Glamour magazine editor departs as title goes ‘digital first’
The celebrity, fashion and beauty title previously announced it would print a paper magazine twice a year.
Glamour magazine’s long-serving editor Jo Elvin has stepped down as the title prepares to go “digital first”.
Conde Nast said Elvin, who launched the glossy magazine in 2001, was leaving in “light of the ongoing developments with the Glamour brand”.
The celebrity, fashion and beauty title announced last week that it would be printing a paper magazine only twice a year and that its online site would focus on beauty.
Elvin wrote on Instagram that it was time for “pastures new”.
I have no idea how to sum up 17 years of an amazing job in one picture. I'm going with this because it represents the fact that wow, I had so much fun and was given so many incredible experiences, such as meeting my heroes, eg @amyschumer . But it's true, it's time for pastures new. I think the best thing about launching and editing Glamour has been the conversations I've had with readers. You really are the best audience of women (and I know, a lot of men) I could have ever wished for. Full statement in the link in my bio. Excited for what's next but terribly sad to be parting with the absolute best team in magazines. #elvinout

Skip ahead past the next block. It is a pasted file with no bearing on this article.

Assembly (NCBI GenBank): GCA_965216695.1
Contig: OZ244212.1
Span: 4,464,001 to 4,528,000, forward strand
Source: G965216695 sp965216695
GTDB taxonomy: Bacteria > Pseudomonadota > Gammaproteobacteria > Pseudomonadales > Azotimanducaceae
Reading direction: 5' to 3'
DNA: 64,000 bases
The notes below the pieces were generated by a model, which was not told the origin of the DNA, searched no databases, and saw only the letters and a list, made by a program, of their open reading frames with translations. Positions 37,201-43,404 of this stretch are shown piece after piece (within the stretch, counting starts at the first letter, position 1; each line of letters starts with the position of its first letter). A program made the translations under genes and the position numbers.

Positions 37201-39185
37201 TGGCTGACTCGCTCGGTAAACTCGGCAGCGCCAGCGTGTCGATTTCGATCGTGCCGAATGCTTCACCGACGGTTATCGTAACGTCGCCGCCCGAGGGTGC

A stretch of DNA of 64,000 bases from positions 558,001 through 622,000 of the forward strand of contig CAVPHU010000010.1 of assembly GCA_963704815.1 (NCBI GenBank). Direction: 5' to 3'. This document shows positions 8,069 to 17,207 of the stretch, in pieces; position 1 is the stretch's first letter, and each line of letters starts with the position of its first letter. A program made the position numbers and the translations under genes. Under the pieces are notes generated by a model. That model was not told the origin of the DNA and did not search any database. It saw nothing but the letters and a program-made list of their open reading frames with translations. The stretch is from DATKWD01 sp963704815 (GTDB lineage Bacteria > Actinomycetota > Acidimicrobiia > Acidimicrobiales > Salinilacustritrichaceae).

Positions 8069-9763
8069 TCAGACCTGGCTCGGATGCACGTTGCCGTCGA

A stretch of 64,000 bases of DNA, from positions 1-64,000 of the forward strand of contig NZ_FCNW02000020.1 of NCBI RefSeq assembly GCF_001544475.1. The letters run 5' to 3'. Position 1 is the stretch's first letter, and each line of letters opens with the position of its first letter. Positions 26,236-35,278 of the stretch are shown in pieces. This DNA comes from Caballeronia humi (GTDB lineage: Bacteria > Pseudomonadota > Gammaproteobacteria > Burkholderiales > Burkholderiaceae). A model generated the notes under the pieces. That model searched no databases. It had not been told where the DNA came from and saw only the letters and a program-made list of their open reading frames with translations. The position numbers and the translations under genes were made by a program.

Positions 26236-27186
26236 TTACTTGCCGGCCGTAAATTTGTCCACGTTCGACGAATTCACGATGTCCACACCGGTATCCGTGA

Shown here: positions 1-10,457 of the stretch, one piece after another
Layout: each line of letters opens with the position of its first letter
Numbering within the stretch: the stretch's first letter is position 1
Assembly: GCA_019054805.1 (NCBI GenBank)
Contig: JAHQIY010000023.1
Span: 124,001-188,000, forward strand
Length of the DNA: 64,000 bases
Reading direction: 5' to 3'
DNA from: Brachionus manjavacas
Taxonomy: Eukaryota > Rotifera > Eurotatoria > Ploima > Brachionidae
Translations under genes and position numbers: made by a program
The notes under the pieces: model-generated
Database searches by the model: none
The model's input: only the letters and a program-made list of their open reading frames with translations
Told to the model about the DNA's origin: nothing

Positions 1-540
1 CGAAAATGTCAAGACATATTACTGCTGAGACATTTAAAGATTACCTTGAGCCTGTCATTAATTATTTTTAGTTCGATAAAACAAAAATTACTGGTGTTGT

“Excited for what’s next but terribly sad to be parting with the absolute best team in magazines,” she wrote, accompanied by a picture of herself with comedian Amy Schumer.
She said in a statement: “It is no exaggeration at all to say we have helped so many women mine the best out of their lives and that connection is what I will miss most of all.”
Conde Nast Britain chairman Nicholas Coleridge described Elvin as “one of the all-time greats”, saying “her fingerprints as an editor are on every page, in every headline, caption, podcast and joke”.
Elvin began her career on the teen publication Dolly magazine in Australia and worked as a publicist for Neighbours before forging a magazine career in London.
Her departure comes after Alexandra Shulman stepped down as editor of another Conde Nast title, British Vogue.
Edward Enninful was later appointed the first male editor of British Vogue.